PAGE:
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Info Site Juiced Up for UB's International Students

Peers help librarians improve the online welcome for thousands

Release Date: August 21, 2008

BUFFALO, N.Y. -- The 4,000-plus international students who begin classes this semester at the University at Buffalo will find enhanced resources on the UB Libraries' Web site suggested by their peers and developed by the libraries especially for them.

The project was conducted over the past several months by UB Associate Librarian Dorothy Tao and Senior Assistant Librarian Ligaya Ganster. They serve as liaisons for international students, who now make up nearly 15 percent of UB's student population, the largest percentage of any public research university in the United States.

Stephen Dunnett, Ph.D., UB's vice provost for international education, calls the Web project "an excellent service for our international students, many of whom are intimidated by our huge decentralized library system."

Ganster says, "We had our own ideas of what was needed, of course, but to insure that we offered students information they want in a format they can easily use, we enlisted the aid of other international students who served as advisors and focus group members."

The result of the joint effort is UB's "Resources for International Students" at http://library.buffalo.edu/libraries/gethelp/international.

"We offer a detailed library orientation for international students before classes begin and, of course, all of our librarians are available in person to assist," says Ganster, "but these students have special needs.

"If they run into a problem, for instance, some of them may have difficulty asking for help in person," Tao says. "They are young and in a foreign country, many for the first time. They may not know the proper etiquette for asking for help or are afraid their English isn't adequate to the task. Others come from cultures in which they are not encouraged to question those who are older or in authority. So the anonymity and convenience of the Internet is particularly helpful to them."

The new Web pages include many new features of particular use to those students. They explain the libraries' "Ask a Librarian" services (http://library.buffalo.edu/libraries/askalibrarian/) in language very clear to non-native English speakers, describing how to use instant messaging, email and the libraries' Facebook pages (http://www.facebook.com/pages/Buffalo-NY/University-at-Buffalo-Libraries/6629876727).

The pages also offer research tips, explain the interlibrary loan process and describe how documents can be expressed to the user upon request. They present a multi-lingual glossary of library terms and a link to a site that translates English library terms into multiple languages.

There is also an explanation of how to use UB's open-stack library system.

"This may seem obvious, but open stacks are not found worldwide," says Tao. "Many students come from countries in which users cannot peruse library collections, but must request a specific book or document and wait for the librarian to bring it to them. Recognition of this difference and guidance in using the open stacks is most welcome by students already overwhelmed with new experiences."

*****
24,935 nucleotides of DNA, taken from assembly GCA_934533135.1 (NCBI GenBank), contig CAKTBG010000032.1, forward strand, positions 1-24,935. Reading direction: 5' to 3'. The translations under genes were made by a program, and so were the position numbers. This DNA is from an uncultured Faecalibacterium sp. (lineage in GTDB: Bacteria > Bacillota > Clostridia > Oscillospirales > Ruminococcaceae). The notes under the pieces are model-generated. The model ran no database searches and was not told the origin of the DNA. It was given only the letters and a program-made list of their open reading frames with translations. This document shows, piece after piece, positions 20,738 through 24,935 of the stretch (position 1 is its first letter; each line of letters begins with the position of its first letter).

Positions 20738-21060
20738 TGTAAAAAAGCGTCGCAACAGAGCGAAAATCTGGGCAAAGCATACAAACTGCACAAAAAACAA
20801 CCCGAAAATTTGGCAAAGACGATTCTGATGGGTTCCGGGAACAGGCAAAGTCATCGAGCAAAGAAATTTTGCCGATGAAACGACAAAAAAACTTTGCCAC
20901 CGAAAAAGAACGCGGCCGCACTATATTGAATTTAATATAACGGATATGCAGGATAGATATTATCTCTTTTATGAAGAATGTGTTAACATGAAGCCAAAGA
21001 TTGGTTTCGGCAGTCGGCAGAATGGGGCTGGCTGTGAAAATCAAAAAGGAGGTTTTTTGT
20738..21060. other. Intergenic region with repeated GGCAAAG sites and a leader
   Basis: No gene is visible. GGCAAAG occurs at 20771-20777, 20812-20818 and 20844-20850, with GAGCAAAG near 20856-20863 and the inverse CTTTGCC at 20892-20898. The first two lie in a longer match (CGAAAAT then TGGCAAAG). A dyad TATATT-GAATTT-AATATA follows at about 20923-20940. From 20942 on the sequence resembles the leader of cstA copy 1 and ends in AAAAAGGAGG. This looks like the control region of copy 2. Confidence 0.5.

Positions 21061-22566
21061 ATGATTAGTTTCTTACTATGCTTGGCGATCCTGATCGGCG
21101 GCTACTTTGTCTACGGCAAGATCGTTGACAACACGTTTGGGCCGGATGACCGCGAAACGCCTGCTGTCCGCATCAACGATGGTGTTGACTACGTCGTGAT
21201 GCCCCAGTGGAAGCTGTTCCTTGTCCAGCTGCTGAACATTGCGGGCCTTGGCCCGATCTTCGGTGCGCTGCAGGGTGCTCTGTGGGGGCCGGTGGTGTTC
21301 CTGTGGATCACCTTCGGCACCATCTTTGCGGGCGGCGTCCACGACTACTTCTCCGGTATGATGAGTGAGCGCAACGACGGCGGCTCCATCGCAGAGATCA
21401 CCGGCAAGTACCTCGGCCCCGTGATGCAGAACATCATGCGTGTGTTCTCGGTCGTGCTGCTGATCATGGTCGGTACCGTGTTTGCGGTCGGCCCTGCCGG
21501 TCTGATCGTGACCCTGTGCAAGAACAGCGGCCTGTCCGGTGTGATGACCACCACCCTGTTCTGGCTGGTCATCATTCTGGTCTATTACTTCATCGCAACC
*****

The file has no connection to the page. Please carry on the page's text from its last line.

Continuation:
At the suggestion of the student advisors, the site also describes how to find books, audio and video recordings in foreign languages in the collection for leisure reading and entertainment.

There are links to language dictionaries and to multi-language periodicals and foreign language newspapers, some in the UB collection and others online at Lexis Nexis Academic, the Foreign Language News Guide, the MIT Libraries and the Internet Public Library.

In addition, there is information about how to access a variety of English-as-a-second-language resources at UB and links to others on the Web.

Ganster says, "We will also add two downloadable library tours in Japanese and Mandarin. Most students speak English as a requirement of their studies here, but these will offer additional assistance."

The students who served as advisors on the project are Hee Jion Choi, an English department Ph.D. student from Korea; Kevin In-Ju L. Lim of Singapore, a Ph.D. student in the Department of Communication; Hiok Hoe E. Ng, also of Singapore, an M.Arch. student in the School of Architecture and Planning, and Yungting Fu, an MLS candidate in the Department of Information and Library Studies. Site design was provided by Libraries' Instructional Support Technician Scott Hollander.

Last year UB's international students (most of whom come from Korea, India and China) contributed more than $79 million to the Western New York economy according to "The Economic Benefits of International Education to the United States for the 2006-2007 Academic Year: A Statistical Report" published by the Association of International Educators.

The University at Buffalo is a premier research-intensive public university, a flagship institution in the State University of New York system and its largest and most comprehensive campus. UB's more than 28,000 students pursue their academic interests through more than 300 undergraduate, graduate and professional degree programs. Founded in 1846, the University at Buffalo is a member of the Association of American Universities.

Media Contact Information

Patricia Donovan
Senior Editor, Arts, Humanities, Public Health, Social Sciences
Tel: 716-645-4602
pdonovan@buffalo.edu